This recipe was inspired by my friend Cyndi, who read the Creamy Orange Cashew Dressing post and asked if I had any raspberry dressings. In Alaska that should be like asking if you own a pair of Xtra Tuffs (in other words, answered with an immediate and emphatic “of course!”, followed by a haughty look). Raspberries grow like a weed here, and they’re a rare red thing, so raspberry salad dressing should be right up my vegan alley. Yet, somehow in the 10 years that I have lived in Alaska, I had not even considered it….until now!
I was first introduced to this recipe by my neighbor, Keith. It’s one of those recipes that is deceptively simple, and to be honest, if I hadn’t tasted it I never would have made it based on the recipe alone. These sorts of recipes make me wonder what else I’m missing in my embarrassingly large cookbook collection. How many recipes have I glossed over, thinking “Nah – too basic”, “Nah – too bland”, or “Chocolate and black beans in a dessert? What is the world coming to??”
Last year, at one of the last Spenard farmer’s markets of the season, I came across a vendor with the most incredibly sweet and tender beets. As I was picking through the beautiful bunches of ruby roots, the farmer came over and told me to ‘pick a good one’, because they were the last of his crop. I made my selection and hurried home, beet tops overflowing my bags. I hadn’t even unpacked all of my purchases before the beets were peeled and into the boiling water, and a fresh batch of tofu mayo was whirring away in the blender. The resulting beet salad was so good that after lunch I walked directly back to the farmer’s market and bought every last beet he had.
I found it used at Title Wave for $5.95. The recipes didn’t look particularly inspired, and there were no photos, but I was intrigued with the story of the book – or at least the story that I imagined went with the book. Just the title says it all. If you eat this way, prepare to eat alone. Get used to it. It’s not that bad. You can always get a cat….or six.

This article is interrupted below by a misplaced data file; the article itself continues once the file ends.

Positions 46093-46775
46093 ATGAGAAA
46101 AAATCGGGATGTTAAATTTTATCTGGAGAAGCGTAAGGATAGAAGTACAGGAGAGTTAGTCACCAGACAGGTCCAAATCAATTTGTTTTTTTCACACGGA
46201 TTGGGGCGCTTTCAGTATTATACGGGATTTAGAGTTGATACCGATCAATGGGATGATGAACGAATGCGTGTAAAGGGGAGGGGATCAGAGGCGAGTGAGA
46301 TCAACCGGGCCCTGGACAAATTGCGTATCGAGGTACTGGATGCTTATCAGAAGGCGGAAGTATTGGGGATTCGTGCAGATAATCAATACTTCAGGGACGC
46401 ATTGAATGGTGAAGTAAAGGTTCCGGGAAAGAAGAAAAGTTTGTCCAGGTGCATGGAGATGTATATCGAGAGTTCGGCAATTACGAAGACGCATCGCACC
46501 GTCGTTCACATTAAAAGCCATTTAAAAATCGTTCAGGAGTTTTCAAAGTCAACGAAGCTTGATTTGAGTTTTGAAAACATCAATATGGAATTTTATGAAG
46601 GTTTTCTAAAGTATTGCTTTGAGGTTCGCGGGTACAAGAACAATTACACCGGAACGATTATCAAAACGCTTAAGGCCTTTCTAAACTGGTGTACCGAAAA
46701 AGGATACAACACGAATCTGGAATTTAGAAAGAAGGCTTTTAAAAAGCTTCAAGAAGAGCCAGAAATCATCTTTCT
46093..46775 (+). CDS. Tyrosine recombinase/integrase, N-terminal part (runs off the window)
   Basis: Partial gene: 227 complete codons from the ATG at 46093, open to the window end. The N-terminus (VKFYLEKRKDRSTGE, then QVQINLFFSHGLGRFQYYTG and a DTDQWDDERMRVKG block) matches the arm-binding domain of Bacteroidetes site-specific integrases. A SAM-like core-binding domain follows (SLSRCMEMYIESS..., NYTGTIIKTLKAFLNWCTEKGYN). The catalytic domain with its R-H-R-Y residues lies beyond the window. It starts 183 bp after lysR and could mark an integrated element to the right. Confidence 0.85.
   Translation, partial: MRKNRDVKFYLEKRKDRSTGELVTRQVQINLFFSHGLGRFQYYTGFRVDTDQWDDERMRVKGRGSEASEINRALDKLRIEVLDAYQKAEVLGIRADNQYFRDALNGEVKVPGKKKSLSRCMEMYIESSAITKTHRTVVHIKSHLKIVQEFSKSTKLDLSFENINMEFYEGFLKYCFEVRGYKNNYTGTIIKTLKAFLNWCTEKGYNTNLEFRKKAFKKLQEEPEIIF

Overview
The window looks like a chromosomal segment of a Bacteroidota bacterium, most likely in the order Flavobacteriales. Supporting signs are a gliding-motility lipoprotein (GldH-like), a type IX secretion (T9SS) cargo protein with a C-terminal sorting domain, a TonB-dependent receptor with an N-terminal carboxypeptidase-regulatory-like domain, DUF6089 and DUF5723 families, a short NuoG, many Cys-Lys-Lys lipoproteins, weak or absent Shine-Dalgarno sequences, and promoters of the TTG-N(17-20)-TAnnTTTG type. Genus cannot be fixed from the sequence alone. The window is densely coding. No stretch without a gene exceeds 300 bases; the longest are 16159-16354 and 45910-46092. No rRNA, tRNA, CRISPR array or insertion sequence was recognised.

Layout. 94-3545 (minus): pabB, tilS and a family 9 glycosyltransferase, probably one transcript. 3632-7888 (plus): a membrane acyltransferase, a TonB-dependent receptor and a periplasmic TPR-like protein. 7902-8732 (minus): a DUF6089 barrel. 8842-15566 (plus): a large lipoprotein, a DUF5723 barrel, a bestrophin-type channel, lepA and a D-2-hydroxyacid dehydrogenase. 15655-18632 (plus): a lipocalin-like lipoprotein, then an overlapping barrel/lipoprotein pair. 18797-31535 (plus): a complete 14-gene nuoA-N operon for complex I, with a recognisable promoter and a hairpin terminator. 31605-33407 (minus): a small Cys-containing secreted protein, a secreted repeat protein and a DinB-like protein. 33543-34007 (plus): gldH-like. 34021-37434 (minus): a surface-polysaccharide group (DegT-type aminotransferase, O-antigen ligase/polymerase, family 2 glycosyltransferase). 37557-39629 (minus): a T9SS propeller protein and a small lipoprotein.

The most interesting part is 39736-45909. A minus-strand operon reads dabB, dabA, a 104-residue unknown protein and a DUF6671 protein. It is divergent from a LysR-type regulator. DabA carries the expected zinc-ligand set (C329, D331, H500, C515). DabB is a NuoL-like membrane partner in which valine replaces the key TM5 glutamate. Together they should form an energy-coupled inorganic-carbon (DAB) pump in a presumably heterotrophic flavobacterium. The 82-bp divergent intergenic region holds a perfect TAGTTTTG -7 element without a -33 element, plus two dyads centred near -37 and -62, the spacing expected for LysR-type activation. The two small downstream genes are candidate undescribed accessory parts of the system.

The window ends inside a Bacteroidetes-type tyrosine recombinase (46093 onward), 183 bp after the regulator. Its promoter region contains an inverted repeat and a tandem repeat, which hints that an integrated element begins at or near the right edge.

The Alaska palette is blues and grays. Add green in summer, add white in winter. It is one of the most beautiful places on Earth, but for a girl who loves red, sometimes it’s enough already with the cold colors. Perhaps that’s why I have become increasingly interested in beets over the years. They just look warm, and make them into a soup on a cold day and they actually are warm. Considering the other benefits that I discussed in my beet tahini post, heck, beets might even make enough heat for two. But I digress.
I’m going to list a series of foods and you’re going to think of the worst possible occasion to serve it. For example, I’ll say “spaghetti with marinara sauce” and you’ll say “wedding”. “White tie event” also would have been acceptable.
Ready? Red Quinoa.
The first day of summer is only a week away, but you wouldn’t know it in Anchorage. Today it’s 50 degrees (10 degrees for my Celsius friends), and raining. We’ve been in this weather pattern for a few weeks now, and it seems that our summer may have come and gone. I appreciate these rainy days for catching up on domestic activities, but I find that they skew my appetite to more hearty and wintery foods. So how do I get my daily leafy greens when my belly wants warm bowls of lentils and stew? Irresistible salad dressings!
I have always liked broccoli. Not just a little bit. A lot. My folks used to brag to other parents, to my dates (thanks for that, by the way), and to anyone who would listen “Did you know that we’d have to tell her to finish her ice cream before she could have any more broccoli??”. I don’t remember that exact admonishment as a kid, and it doesn’t seem like their parenting style to have skipped feeding me more vegetables in favor of dessert, but they swear that it actually happened. Maybe it did, maybe it didn’t, but the point is, some people love broccoli almost as much as ice cream, and others grow up to be President of the United States.
Now I know what you’re thinking…a brown smoothie? Yes, the color takes some getting used to, but luckily the flavor more than makes up for any visual challenges. This is one of my regular weekday breakfasts. I bring it to work (in an opaque container), and it keeps me going all the way until lunch. This smoothie isn’t just for office job energy either, I can have this before a big hike and still have energy to spare at the top!
This recipe is adapted from my very first cookbook, The Anne of Green Gables Cookbook, which was given to me by a dear friend of the family when I was in middle school. Marion was a reading teacher, taught for over 45 years in fact, and had a home on Prince Edward Island. We would visit Marion in the summers, go to the Anne of Green Gables Museum, and walk on the red beaches near her cottage. Marion was quite supportive when I wanted to dive right into my new gift and make the Raspberry Cordial recipe, infamous in the Anne of Green Gables saga for getting Diana Barry drunk when she accidentally consumed copious quantities of currant wine, thinking that it was raspberry cordial. I had juicy, red raspberries and granulated sugar from one end of Marion’s kitchen to the other!